5 76 Weiner Socrates to introduce the existence of an alternate human faculty, by which means it is possible to attain access to that objective truth unavailable to humans by the power of reasoning alone. This alternate faculty, introduced by Socrates, is a form of divine revelation that enters the mind in the form of an intuition, or true opinion. To this end, Socrates asserts that true opinion comes to those who possess it as a gift from the gods, which is not accompanied by understanding 20 and that those who act in accordance with true opinion are thus no different from soothsayers and prophets [who also] say many true things when inspired but they have no knowledge of what they are saying. 21 Socrates maintains that, when displaying virtue, humans act in accordance with true opinion, and not according to knowledge. Yet, Socrates also maintains that just as virtuous men give us true direction in our affairs, 22 the man who leads in accordance with true opinion will not be a worse guide than the one who knows the way. 23 It follows then that humans may attain access to objective truth by means of this divinely given true opinion such as would not be possible by means of reason alone. Socrates theory of recollection offers a possible solution to Meno s paradox insofar as it holds that every human possess an intuitive knowledge of all things. Thus, whenever humans seek to learn something, they are never wholly without knowledge of their object. That the theory of recollection is itself a true opinion is evidenced by the fact that Socrates claims to have arrived at his awareness of it, not by reasoning, but instead through priests and priestesses and many others of the divine among our poets. 24 Thus, the content of Socrates theory of recollection is just such a revelatory insight as those uttered by the prophets and soothsayers and relayed to mortals in the form of true opinion. Furthermore, the theory of recollection should be understood as a true opinion insofar as Socrates says of it, I do not insist that my argument is right in all other respects, but I would contend at all costs that we will 20. ibid., 99e-100a. 21. ibid., 99b-c. 22. ibid., 96e-97a. 23. ibid., 97b. 24. ibid., 81a-b.

6 Knowledge and True Opinion in Plato s Meno 77 be better men, braver and less idle, if we believe that one must search for things one does not know, rather than if we believe that it is not possible to find out what we do not know and that we must not look for it. 25 While Socrates may not know the truth of this insight with certainty, he insists that, by accepting this theory, or opinion, about the possibility of learning, its adherents will receive the same benefits as would be afforded by knowledge concerning this question. For just as in the case of virtue, one who is guided by true opinion will offer the same directions as one who knows the way, one who holds the opinion that objective knowledge is attainable by human beings will be able to pursue objective knowledge, despite lacking understanding of this opinion he holds. Although, as Socrates asserts, true opinion is in no way a worse guide for correct action than knowledge, 26 true opinions do not provide their recipients with understanding and, as such, they are not worth much until one ties them down by [giving] an account of the reason why. 27 It is for this reason that Socrates asserts that knowledge is prized higher than correct opinion when knowledge is opinion accompanied by understanding. 28 For, while a man who acts in accordance with true opinion will be equally beneficent as the man who acts in accordance with true knowledge, this will be the case only as long as his opinion is right. 29 Socrates insists that the man who understands the reasons for the opinions he holds possesses assurance of the truth of the opinions he holds. In this way, knowledge is fixed and stable whereas true opinions unaccompanied by understanding are not willing to remain long, and they escape from a man s mind, insofar as they are vulnerable to doubt as to the veracity of their claims. 30 Thus, although true opinion is the necessary precondition of all knowledge, true opinions must nevertheless become knowledge through understanding in order to attain fixity within the mind. It is perhaps for this reason that, after having presented the theory of recollection as a divinely given 25. ibid., 86b-c. 26. ibid., 97b. 27. ibid., 97e-98a. 28. ibid., 98a. 29. ibid., 97c. 30. ibid., 97e-98a.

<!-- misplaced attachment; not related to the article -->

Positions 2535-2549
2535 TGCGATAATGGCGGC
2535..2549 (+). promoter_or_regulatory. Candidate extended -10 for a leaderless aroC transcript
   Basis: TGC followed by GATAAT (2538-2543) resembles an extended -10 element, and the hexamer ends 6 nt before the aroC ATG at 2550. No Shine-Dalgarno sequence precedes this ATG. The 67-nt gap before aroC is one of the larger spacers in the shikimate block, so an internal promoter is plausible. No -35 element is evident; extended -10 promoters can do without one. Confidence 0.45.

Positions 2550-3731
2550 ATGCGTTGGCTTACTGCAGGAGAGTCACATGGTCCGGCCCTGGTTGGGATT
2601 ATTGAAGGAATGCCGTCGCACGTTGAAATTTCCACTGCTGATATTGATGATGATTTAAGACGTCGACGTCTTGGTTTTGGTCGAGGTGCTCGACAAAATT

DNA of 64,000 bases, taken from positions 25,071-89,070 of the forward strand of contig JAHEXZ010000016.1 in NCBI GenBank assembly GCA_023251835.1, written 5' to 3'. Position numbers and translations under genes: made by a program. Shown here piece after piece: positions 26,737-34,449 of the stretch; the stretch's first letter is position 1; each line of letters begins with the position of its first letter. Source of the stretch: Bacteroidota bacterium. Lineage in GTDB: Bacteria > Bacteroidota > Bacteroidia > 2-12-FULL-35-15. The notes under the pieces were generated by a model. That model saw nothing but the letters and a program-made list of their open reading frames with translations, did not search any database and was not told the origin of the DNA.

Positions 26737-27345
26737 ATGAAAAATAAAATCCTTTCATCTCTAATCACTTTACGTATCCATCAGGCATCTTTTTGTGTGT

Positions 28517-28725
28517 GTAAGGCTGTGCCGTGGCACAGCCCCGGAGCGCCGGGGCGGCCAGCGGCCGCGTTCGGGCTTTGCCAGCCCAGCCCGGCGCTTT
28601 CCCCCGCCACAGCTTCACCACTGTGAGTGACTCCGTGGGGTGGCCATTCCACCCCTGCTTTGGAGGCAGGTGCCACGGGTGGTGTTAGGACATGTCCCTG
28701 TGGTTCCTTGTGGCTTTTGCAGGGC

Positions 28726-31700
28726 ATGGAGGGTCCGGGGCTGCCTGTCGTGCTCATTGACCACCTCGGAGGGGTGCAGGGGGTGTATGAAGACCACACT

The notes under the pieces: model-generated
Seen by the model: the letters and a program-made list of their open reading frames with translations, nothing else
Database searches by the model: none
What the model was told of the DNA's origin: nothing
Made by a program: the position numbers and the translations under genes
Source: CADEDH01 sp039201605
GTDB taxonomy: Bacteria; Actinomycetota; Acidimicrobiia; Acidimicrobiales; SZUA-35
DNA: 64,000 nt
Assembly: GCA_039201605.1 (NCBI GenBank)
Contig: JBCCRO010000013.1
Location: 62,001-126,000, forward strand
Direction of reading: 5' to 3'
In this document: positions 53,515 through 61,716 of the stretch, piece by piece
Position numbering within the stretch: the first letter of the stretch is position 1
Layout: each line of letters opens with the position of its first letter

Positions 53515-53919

7 78 Weiner true opinion, Socrates goes on to offer a demonstration of its truth through his questioning of Meno s slave concerning the principles of geometry. 31 Socrates begins this demonstration in response to Meno s petition concerning the theory of recollection: If you can somehow show me that things are as you say, please do so. 32 From this it is clear that Meno is not simply content to accept this true opinion from Socrates but desires to understand the truth of this opinion, and thus to acquire knowledge of the theory of recollection. Socrates suggests that it is possible for true opinion to be transformed into stable knowledge by the process of learning that is the process of recollection. 33 (98a). In this way, Socrates interrogation of Meno s slave constitutes a double movement in the dialogue, through which the slave comes to recollect the true principles of geometry and, simultaneously, Meno comes to recollect the truth of the theory of recollection. By demonstrating the truth of his opined theory of recollection, Socrates not only affirms the possibility of true human knowledge, but also reveals the means of attaining it. For this reason Socrates says to Meno, we must, therefore, not believe that debater s argument, for it would make us idle. 34 This is to say that Meno s paradox leads only to negation of the possibility of true human knowledge and inevitably results in a state of sophistic relativism. Socrates appears unhopeful regarding the possibility of objective knowledge at the beginning of the dialogue when he says, I do not have any knowledge of what virtue itself is [and] am as poor as my fellow citizens in this matter. 35 Indeed, Socrates own formulation is not dissimilar to that of Meno when he states: If I do know what something is, how could I know what qualities it possesses? Or do you think that someone who does not know at all who Meno is could know whether he is good-looking, or rich or well-born? 36 However, Socrates does not succumb to sophistic relativism. Instead he maintains that he blame[s] [him]self for [his] complete ignorance about virtue. 37 For he knows, according to the precepts of the theory of recollection, that if he is brave and does not tire of the search true human knowledge is attainable. 38 Gluttons Eat Only Good Food: 31. ibid., 81c-85d. 32. ibid., 82a. 33. ibid., 98a. 34. ibid., 81d. 35. ibid., 71a-b. 36. ibid., 71b. 37. ibid., 71b. 38. ibid., 81d.